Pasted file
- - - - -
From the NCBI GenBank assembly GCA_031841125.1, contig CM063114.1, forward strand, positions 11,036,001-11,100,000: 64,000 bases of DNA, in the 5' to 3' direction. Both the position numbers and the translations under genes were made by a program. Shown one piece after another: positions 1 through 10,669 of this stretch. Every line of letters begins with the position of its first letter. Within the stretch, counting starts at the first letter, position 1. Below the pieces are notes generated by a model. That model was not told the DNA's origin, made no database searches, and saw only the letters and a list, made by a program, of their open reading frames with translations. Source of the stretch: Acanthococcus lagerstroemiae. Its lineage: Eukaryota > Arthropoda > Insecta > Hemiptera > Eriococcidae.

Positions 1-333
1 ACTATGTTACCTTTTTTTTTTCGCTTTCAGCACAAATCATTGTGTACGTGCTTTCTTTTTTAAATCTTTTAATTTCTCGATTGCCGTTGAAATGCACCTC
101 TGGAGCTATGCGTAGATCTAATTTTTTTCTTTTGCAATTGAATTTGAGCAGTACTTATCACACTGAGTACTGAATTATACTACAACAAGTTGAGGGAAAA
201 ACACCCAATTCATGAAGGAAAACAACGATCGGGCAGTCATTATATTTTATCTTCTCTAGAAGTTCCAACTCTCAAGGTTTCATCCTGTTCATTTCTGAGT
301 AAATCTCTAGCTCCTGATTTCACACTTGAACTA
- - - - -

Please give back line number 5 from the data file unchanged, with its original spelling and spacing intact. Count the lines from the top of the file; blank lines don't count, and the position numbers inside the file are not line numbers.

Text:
201 ACACCCAATTCATGAAGGAAAACAACGATCGGGCAGTCATTATATTTTATCTTCTCTAGAAGTTCCAACTCTCAAGGTTTCATCCTGTTCATTTCTGAGT